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What kind of leader are you?

We may think of leadership as something that only applies to a small number of people but apparently we all have the ability within us. Elizabeth Heathcote explores the four leadership types and how to make them work together. Which one are you?

by Psychologies

leader superpower

Businessman, coach and writer Les McKeown believes that we each have an innate leadership style and that the key to contributing our best selves lies in understanding this, and how our style fits alongside others. See which of the four types best matches you – and those around you below. Bear in mind that most people have a dominant type but also develop aspects of a secondary style.

1. The Visionary

  • Creative big thinkers full of ideas
  • Most comfortable working on long-term strategic issues
  • Embraces (and needs) change and risk
  • Often charismatic – builds a tight, loyal team
  • Alternates between bursts of energy and periods of recharge
  • Starter rather than finisher
  • Gets bored with details
  • Often founder-owners of companies
  • An extreme visionary – someone who has not learned to ameliorate their style – runs the risk of becoming an arsonist: constantly setting fires without achieving much.

McKeown says: ‘Visionaries are great at ideas but they get bored quickly. The best thing that a Visionary can do is align themselves with someone with more of a Processor mindset who can look after the detail for them. The best way to treat Visionaries is with benign neglect. Put their idea in a file, and wait to see if they mention it another two or three times. If they do, it may be important and you may need to act on it…’

2. The Operator

  • Gets things done, makes things happen
  • Hardworking, practical
  • Overcomes obstacles and improvises solutions
  • Likes clear directions. Does not like working in a vacuum.
  • Intensely task-focused
  • Prefers action to theory
  • Satisfaction comes from completing projects and fulfilling the vision of others
  • An extreme operator– someone who has not learned to ameliorate their style – becomes a maverick – someone who won’t play ball

McKeown says: ‘An Operator’s greatest strength is that they get stuff done. But they don’t like meetings. Probably the most effective individual in an organisation is an operator who has taught themselves Processor skills, like compliance – what I call an OP. That is a powerful combination.'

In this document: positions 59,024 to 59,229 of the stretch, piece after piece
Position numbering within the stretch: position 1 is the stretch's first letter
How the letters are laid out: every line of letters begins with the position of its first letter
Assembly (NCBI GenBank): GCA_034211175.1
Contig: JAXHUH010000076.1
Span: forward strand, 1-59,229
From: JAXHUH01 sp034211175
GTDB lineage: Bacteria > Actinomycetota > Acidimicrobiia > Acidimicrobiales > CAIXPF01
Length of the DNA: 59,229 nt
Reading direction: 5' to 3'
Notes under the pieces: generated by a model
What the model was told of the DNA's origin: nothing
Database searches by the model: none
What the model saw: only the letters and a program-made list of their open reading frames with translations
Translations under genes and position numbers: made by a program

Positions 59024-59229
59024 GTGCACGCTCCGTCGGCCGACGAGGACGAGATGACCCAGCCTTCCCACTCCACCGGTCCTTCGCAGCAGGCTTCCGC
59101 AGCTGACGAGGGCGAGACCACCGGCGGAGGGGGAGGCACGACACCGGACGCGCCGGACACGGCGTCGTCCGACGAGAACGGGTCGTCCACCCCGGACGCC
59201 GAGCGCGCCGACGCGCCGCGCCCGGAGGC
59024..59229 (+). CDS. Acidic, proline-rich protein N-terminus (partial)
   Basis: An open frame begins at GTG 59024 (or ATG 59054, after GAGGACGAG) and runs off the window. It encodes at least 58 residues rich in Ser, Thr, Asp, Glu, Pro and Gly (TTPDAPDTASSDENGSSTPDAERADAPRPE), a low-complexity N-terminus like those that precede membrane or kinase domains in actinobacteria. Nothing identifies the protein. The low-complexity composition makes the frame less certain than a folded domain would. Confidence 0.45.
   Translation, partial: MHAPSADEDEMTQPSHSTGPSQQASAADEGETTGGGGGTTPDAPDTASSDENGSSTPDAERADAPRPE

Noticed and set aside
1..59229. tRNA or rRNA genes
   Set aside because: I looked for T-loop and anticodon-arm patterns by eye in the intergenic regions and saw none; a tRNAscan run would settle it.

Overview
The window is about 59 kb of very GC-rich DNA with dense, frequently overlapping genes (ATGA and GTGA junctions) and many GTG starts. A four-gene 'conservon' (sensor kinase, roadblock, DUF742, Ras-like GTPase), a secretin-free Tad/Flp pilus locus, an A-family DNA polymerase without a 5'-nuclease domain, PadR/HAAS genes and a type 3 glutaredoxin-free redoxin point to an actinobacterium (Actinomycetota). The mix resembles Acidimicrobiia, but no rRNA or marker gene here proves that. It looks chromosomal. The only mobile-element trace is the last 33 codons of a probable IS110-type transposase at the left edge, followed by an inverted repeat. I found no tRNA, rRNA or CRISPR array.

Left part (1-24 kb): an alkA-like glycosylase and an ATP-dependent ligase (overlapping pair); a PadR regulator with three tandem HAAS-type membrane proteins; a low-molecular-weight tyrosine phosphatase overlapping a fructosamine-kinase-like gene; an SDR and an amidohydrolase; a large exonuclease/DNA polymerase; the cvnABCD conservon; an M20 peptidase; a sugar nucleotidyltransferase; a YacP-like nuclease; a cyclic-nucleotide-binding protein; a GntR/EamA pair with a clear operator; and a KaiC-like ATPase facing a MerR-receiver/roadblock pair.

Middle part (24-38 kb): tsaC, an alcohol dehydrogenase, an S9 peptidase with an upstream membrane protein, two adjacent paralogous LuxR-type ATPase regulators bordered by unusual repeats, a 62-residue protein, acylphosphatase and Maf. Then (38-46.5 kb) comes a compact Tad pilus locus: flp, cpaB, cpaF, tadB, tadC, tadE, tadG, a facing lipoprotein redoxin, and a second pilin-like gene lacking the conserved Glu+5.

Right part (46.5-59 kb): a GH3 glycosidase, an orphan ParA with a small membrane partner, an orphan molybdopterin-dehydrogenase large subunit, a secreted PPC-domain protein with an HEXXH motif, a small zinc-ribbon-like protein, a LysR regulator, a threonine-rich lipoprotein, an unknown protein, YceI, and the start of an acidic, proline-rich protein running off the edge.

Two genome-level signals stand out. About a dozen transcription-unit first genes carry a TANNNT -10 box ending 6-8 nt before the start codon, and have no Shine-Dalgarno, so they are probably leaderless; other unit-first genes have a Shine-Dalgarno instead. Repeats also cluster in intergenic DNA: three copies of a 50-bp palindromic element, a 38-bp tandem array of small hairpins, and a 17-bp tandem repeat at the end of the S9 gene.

3. The Processor

  • Thrives on systems and processes
  • Risk-averse and sceptical
  • Likes data, eschews intuitive leaps of faith
  • Precise
  • Focuses on efficiency and consistency
  • Logical thinker
  • Likes to bring order to chaos
  • Does not like ambiguity
  • An extreme processor – someone who has not learned to ameliorate their style – becomes a bureaucrat – someone so consumed with systems and process they cannot deviate.

McKeown says: ‘Processors love bringing order to chaos. A Processor is the kind of person who will follow a recipe resolutely. The challenge the Processor has is that they tend not to be loyal to a company or a project, but to the process. What is important is to do it right. So sometimes for the Visionary and the Operator, it doesn’t feel like the Processor is a team player.'

4. The Synergist

  • People oriented
  • Focused on what is best for the organisation, rather than their preference
  • More detached perspective than the other types
  • Not usually an innate preference like the other types, but learned.
  • An extreme synergist – someone who has not learned to ameliorate their style – becomes a sleaze – someone who is so concerned with the well-being of people they come across as a little sleazy

McKeown says: ‘The Synergist is about who’s going to do it – the people. They know how to make people work well together and get the best out of a team. The challenge they face is that sometimes they can come off to the other three types – particularly the Operator – as someone who is just working their own agenda. They never seem to actually do anything. Just as the Visionary and the Processor tend to clash a lot because they are almost 180 degrees apart in their views, so the Operator and the Synergist tend to clash too.”

Do Lead by Les McKeown is published by The Do Book Co, £8.99 (ebook £4.99)

Go to doleadbook.com for a full online type-finder

More inspiration:

Read Karen Ruimy's Discovering your true self on LifeLabs

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